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Transforming regulation through collaboration in Manchester

The Centre for Public Impact, in partnership with the King’s Fund, has been working with the Greater Manchester Combined Authority (GMCA) and regulatory and inspection partners to design a different approach to working together around regulation.

This project is part of the UK Government’s Department for Levelling Up, Housing and Communities’ National Changing Futures programme.

Unlocking public service improvement

Regulation has the potential to unlock public service improvement, but current approaches mean it is a break on innovation. A more collaborative approach to regulation, centred on learning together, could improve how public services are delivered, particularly for those experiencing multiple disadvantage.

Together, with the GMCA, we have been exploring how to encourage more learning and collaboration between local authorities in Rochdale and Oldham and regulators like the Care Quality Commission (CQC) and Ofsted.

We launched an action enquiry to understand where to focus efforts to improve how local authority providers and regulators work together.

Download our report

Insights from regulators, inspectors, and practitioners

We are not seeing the person outside of the ‘to-do list’ –– we are not seeing the individual.

We should celebrate progress together, not just being chased and told off.

If you don’t explicitly say ‘yes you can’ then you are at the mercy of culture. Ambiguity creates myths.

The structure doesn’t incentivise people to look at the bigger picture.

We have a broken relationship and communication between inspectors, regulators, and providers–we don’t have a joint and partnership approach.

Our findings 

Current approaches to evaluating service performance focus on the providers instead of the people using the services

The lack of focus on people results in inadequate responses to complex needs. We need to involve service users in the change processes to enable public service improvement.

Accountability structures do not incentivise responsibility or positive risk-taking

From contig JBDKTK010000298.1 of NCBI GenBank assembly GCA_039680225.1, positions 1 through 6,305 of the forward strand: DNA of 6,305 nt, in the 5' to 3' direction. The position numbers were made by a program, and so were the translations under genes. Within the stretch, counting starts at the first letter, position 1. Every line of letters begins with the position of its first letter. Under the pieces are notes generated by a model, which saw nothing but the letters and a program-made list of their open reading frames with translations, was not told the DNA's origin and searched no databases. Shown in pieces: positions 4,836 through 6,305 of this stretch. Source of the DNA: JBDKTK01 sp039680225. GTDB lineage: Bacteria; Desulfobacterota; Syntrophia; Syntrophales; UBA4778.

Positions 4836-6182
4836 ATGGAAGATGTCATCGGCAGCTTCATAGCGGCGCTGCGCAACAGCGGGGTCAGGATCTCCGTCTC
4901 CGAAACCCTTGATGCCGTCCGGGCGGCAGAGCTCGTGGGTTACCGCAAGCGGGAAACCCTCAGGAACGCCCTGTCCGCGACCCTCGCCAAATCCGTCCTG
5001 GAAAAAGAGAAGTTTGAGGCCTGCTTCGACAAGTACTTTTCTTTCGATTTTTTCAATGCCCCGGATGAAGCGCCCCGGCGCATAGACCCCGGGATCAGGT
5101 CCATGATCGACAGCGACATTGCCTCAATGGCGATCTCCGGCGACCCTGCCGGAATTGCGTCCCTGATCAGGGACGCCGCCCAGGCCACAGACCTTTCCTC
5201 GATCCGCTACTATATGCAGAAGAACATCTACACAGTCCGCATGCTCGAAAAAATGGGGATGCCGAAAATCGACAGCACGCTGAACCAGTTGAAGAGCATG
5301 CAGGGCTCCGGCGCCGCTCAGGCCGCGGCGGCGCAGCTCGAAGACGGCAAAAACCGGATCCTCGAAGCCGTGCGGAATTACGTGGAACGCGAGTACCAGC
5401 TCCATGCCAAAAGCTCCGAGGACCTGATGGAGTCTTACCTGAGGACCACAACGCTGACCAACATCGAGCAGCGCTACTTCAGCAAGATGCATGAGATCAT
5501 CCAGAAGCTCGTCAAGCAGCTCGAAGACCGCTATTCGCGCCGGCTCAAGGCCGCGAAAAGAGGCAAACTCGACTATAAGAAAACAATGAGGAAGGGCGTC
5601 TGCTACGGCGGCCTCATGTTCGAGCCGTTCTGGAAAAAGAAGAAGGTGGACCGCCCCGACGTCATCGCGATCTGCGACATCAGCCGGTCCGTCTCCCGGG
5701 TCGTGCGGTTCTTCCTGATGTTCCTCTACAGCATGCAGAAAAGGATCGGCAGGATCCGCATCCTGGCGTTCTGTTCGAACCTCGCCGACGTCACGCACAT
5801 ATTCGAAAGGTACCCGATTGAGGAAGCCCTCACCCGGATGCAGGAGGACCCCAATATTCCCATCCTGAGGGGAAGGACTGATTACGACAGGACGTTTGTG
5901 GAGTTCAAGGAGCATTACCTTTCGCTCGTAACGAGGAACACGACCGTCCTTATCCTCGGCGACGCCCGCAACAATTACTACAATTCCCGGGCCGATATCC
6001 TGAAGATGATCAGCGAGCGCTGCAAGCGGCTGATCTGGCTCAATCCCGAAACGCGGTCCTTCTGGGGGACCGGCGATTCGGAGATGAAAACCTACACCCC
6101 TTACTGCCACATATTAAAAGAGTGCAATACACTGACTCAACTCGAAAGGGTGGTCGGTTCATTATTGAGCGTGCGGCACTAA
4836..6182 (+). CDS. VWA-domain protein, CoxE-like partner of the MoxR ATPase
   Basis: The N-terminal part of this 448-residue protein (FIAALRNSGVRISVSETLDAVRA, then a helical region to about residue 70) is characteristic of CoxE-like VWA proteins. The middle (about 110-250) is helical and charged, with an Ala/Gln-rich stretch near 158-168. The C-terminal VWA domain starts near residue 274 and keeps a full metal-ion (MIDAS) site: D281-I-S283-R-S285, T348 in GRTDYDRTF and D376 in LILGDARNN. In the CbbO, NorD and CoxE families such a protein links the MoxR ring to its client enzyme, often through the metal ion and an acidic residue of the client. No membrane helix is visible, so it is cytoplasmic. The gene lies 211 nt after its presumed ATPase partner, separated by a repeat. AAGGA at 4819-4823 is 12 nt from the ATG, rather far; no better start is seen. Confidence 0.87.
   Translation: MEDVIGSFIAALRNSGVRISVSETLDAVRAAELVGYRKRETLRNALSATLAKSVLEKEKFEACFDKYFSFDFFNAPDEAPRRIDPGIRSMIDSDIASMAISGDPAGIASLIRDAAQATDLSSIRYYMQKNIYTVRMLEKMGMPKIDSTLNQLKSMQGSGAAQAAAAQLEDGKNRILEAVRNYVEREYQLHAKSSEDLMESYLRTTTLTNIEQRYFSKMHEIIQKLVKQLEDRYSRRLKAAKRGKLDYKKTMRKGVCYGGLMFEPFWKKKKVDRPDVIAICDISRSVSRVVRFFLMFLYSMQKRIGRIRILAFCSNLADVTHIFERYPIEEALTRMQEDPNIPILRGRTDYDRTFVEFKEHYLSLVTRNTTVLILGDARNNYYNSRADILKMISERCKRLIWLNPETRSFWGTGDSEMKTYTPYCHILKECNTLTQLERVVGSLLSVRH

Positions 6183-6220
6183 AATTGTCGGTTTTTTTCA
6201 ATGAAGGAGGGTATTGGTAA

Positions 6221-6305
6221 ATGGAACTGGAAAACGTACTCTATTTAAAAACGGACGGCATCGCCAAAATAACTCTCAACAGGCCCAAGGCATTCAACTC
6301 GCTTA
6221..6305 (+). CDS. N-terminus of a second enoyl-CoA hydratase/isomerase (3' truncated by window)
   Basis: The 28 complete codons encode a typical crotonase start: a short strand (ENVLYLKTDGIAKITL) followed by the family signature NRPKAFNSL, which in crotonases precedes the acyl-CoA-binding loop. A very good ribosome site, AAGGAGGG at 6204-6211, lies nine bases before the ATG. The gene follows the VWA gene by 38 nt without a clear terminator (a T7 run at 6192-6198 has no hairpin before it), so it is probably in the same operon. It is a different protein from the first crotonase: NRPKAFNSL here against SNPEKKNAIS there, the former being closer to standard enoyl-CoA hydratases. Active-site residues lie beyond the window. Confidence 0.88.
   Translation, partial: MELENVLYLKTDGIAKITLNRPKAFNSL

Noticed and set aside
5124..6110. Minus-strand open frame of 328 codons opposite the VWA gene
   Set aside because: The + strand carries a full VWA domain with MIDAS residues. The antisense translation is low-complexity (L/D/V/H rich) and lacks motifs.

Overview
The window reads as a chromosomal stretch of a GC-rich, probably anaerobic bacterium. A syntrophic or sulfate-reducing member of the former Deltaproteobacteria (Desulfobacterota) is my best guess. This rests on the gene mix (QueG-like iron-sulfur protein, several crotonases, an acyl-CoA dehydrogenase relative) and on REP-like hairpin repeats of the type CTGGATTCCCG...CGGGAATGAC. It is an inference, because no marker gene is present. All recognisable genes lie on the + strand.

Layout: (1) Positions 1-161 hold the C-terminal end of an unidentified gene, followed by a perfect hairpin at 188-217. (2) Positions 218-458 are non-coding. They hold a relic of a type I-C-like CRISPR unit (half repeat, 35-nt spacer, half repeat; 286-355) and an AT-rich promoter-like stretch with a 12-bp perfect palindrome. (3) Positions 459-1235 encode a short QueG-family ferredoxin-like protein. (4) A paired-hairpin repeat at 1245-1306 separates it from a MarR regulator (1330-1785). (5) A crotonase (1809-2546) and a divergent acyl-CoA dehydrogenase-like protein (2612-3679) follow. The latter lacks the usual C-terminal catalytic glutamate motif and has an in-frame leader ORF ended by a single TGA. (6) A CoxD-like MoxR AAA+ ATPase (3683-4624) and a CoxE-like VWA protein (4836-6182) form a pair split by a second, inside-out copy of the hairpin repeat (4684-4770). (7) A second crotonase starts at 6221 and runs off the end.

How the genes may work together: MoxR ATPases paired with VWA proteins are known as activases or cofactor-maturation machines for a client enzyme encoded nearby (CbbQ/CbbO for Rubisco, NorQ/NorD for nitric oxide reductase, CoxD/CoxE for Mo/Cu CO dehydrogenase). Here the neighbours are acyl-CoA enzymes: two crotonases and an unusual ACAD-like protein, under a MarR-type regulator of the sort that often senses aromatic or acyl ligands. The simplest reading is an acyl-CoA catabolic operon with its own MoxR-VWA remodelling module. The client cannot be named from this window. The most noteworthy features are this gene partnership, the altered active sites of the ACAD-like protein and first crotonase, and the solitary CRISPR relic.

A mismatch between power, responsibility, and accountability limits frontline workers' abilities to shape service improvement. Devolving power at a place-based level will empower localities to take ownership and respond to local needs.

A culture of fear and anxiety hinders collaboration

This fear-based relationship inhibits conversations and learning. We need a collaborative shift to foster trust, learning, and productive working relationships.

Ambiguity about the remit of regulation creates myths and a culture of risk aversion

Inspectors and practitioners should collaborate more outside formal inspections to help dispel myths and build a collective learning environment.

What needs to change

Insights from our work have identified a clear need for more collaborative and place-based approaches to regulation.

  • Enhanced collaboration for improvement

    More collaboration and improved relationships are necessary to prevent myths and reverse the culture of risk aversion. Collaboration based on principles of trust and honesty will also further shift the regulatory and inspection culture towards diversity, innovation, and improvement.

  • Empowering local solutions

    Devolving more power to local authorities, voluntary sectors, and grassroots organisations would enable public services to better respond to the needs of local communities and allow for a more person-centred approach. In this way, local leaders will have the power to take ownership and accountability for local public service improvement.

What we’ve done

Together with the GMCA, regulators and local authority partners, we are implementing an action research experiment to explore a more collaborative approach to regulation, to improve services for those experiencing multiple disadvantage. Read our insight paper to find out more.

This work builds on the insights gained from CPI’s Regulation Community of Practice in 2021, which brought together 30+ regulators, inspectors, auditors, local authorities and public sector providers.

Read our report

What’s next

We plan to take this work forward by setting up a Public Service Improvement Partnership, Local Operational Taskforce, and Action Research Programme in Rochdale.

Senior stakeholders are bought into learning together here, and we are committed to continuing to share our learning about moving towards more collaborative regulatory practice.

Are you interested in exploring how to move towards more collaborative and person-centred approaches to regulatory practice? If so, get in touch.

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